He was crazy. Reckless, violent, chauvinist, and crazy. When she first met him, she would have said he was a menace to society, as so many other people claimed. After she got to know him a little better…. Well, true, he was still reckless, violent, chauvinist, and crazy. But he knew it. So did she. And somehow, being around him made her a little more reckless, a little more violent…and everybody said they knew she was crazy for sticking with him when she could have moved on in her career. So in their own ways, they were both crazy. So be it.
Not that it didn't wake her up at night. She had a recurring dream in which she beat the pulp out of a nun who was jaywalking, only to find that the nun was only jaywalking because she was blind and had missed the crosswalk. Every time she had this dream, she woke up hating herself, vowing not to let him influence her any more than necessary, not to succumb to the darker impulses within herself, not to eat spicy foods so close to bedtime.
The first time she had the dream, she told him about it at work the next day. That was a mistake. He went off for twenty minutes on the state of the regulated crossings in the downtown area, and how people ignored them, and how it would seem that whole age groups had gone blind, based on the number of kids he saw running across streets a few yards down from the crosswalks, and on and on and on. She had actually been glad to hear of the robbery case they were assigned to that day; he might have kept up his tirade for hours otherwise.
As time passed, she found it harder and harder to resist smiling at his madcap antics. She began to stop flinching when he reached for his gun. She became quicker to put her martial arts training into practice offensively instead of just defensively.
One day, she caught herself studying his right hand, his gun hand, and idly wondering if he caressed his gun as he slept, if his touch was more tender when he was unconscious, and she had to cover her embarrassment at this train of thought by pretending to choke on her coffee. He had come over to slap her on the back helpfully, which quickly turned pretend choking into actual choking and blissfully caused her to forget the thoughts that had caused the incident. For a time.
It was pointless, she knew, to allow any attraction to exist between working partners, especially when one of them was in a monogamous relationship with a sidearm. But maybe that very pointlessness was itself the point: it was a challenge. He was a challenge. A challenge she was determined—to ignore. She was a cop, not some silly schoolgirl. She had enough to handle with proving herself as a legitimate law enforcement officer in a world that still saw her legs as ornaments before weapons. She didn't have time to prove to him that women could be colleagues and that colleagues could be women. There wasn't enough time in the world. The equation was too difficult.
Then he asked her to marry him.
She couldn't help it. She laughed. "Are you…serious?" she said, and she suddenly found herself in the awkward position of believing that he was serious and believing that he could never be serious.
He paused. "No," he said, shaking his head.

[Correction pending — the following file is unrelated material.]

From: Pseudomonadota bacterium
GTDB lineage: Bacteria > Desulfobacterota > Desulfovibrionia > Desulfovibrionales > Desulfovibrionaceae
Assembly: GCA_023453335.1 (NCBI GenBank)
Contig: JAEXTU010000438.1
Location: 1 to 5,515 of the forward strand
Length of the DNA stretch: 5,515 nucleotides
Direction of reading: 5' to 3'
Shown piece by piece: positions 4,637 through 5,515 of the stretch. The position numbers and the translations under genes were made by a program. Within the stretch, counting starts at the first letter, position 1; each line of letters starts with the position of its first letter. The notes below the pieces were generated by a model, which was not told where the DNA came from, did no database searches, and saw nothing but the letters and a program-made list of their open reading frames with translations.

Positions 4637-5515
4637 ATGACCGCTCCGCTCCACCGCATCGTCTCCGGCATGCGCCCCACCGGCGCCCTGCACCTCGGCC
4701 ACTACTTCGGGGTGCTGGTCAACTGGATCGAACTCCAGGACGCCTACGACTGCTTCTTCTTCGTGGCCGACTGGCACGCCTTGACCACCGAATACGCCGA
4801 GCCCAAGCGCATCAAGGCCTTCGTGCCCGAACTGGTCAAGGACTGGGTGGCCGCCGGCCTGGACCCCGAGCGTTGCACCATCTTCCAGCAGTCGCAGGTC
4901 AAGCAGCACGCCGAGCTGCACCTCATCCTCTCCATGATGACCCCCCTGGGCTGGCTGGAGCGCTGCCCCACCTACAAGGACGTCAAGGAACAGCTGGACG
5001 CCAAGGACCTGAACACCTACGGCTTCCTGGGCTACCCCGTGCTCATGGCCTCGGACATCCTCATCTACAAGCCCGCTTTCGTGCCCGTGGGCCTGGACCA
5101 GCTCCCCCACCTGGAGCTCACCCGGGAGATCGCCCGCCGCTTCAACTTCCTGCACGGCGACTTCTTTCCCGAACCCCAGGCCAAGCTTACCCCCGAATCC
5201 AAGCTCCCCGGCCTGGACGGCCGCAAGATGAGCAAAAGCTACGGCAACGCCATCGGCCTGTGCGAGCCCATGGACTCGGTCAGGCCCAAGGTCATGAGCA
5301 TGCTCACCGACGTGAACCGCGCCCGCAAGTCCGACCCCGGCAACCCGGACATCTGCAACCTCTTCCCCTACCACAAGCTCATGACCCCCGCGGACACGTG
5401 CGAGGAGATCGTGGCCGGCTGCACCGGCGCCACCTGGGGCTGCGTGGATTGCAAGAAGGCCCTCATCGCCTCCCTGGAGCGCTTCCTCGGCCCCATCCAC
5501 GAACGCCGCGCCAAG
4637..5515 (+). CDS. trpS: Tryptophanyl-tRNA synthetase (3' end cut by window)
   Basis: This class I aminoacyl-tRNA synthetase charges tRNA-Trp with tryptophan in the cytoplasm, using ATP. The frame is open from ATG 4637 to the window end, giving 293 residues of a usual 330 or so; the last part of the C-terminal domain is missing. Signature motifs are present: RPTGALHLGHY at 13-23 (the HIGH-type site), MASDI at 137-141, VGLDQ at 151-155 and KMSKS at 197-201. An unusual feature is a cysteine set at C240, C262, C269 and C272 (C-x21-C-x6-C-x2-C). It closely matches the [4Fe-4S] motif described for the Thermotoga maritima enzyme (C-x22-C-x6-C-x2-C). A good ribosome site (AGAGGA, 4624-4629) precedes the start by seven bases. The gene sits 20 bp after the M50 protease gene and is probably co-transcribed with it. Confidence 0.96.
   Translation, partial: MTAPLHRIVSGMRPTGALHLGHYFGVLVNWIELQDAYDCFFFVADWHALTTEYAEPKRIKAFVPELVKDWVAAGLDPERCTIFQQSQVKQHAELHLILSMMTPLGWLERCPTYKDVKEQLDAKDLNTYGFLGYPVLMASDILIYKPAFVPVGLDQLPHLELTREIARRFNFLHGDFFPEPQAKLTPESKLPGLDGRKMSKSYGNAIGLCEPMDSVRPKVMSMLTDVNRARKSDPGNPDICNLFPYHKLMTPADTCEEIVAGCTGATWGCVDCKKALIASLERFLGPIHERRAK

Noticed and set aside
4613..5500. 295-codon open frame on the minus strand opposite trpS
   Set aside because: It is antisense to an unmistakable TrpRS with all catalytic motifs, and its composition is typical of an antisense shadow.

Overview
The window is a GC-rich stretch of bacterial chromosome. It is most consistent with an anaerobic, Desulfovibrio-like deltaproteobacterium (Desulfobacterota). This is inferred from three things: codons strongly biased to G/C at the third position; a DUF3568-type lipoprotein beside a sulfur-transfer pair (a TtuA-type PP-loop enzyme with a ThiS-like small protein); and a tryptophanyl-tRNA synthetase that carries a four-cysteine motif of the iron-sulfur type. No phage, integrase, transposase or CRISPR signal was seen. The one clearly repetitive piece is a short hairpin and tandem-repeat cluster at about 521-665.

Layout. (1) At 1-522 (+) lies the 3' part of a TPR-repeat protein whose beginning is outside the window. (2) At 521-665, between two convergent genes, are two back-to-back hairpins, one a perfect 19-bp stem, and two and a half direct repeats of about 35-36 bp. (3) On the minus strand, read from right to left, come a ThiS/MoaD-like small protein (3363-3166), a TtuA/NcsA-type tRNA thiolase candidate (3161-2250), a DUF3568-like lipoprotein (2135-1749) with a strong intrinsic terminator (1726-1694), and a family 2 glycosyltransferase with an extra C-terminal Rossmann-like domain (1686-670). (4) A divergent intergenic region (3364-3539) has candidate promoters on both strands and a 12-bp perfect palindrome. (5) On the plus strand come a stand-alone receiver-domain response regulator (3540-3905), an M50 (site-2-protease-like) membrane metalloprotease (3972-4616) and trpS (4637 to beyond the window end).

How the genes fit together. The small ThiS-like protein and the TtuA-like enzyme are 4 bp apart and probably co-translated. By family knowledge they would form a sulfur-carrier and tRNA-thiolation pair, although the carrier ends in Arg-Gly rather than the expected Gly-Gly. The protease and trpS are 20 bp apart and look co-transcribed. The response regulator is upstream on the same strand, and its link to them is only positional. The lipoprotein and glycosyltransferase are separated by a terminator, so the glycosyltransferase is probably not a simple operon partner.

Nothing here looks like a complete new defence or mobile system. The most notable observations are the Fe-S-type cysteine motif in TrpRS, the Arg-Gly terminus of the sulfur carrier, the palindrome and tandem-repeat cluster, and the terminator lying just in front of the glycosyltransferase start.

She rested her arms on the bar and buried her face in them, the better to take deep, calming breaths, the kind she had tried repeatedly to teach Captain Trunk. The better to hide the tears of frustration burning the corners of her eyes. The better to grimace and mutter in a decidedly unladylike way.
"I'm bushed, too, Doreau," he said, "but this is no place for a nap!"
She raised her head sharply, teeth still bared and facial muscles still contorted.
"Whoa," he said, with a hint of admiration. "Whatever you have to say to me with that face, Doreau, this bar is not the place for that, either. Let's go."
She stormed past him and out the door. He picked up his pace and followed.
"Where are you going?" he called after her.
"I can take the bus," she said.
"What's the point of that? My car's right here, I can drive you home."
"Look," she said, turning on him, "I can't…."
She stopped and stared at him intently. For just a second, she had seen…but that was…wasn't it? Impossible?
"You were serious," she said.
He did a double-take.
He reached for his sunglasses.
He shook his head and put the sunglasses on.
"What…I mean…no! Not at all!"
"I mean…I don't even know what you're talking about!"
He laughed, shaking his head.
"Honestly, there's no telling where you women get your ideas! Crazy. I don't know where your head's at!"
Doreau folded her arms and tilted her head to one side. "Sledge, it's after 9:00 at night."
"Your point being?"
"It's a little late for sunglasses."
"Yeah, whatever, Doreau. Hey, you're going to miss your bus."
"No," she said. "No, I don't think I am."
He shoved his hands in his trouser pockets. "I'm out of here. See you at the precinct."
"Sledge," she called after him. He stopped, but didn't turn around. "If it's okay with you, I'd like to take you up on that ride offer."
He removed his sunglasses as he turned to face her. "I'll take you home anytime you want, Doreau." He fumbled with the glasses as he tried to slip them in his jacket pocket. "That is…what I meant to say…that came out wrong…."
On her way to the passenger side of the car, she stopped and kissed him.
"I don't know," she said. "I think I heard you all right."
Before he got into the car, she saw him shaking his head as if to clear it. She smiled to herself.
He had been serious. Given time, he would be even more serious. For some reason, she felt she was ready to give him that time. She was ready to wait.
In her own way, she realized she was at least as crazy as he had ever been. And she realized that she was okay with that.
Crazy always seemed to work for them.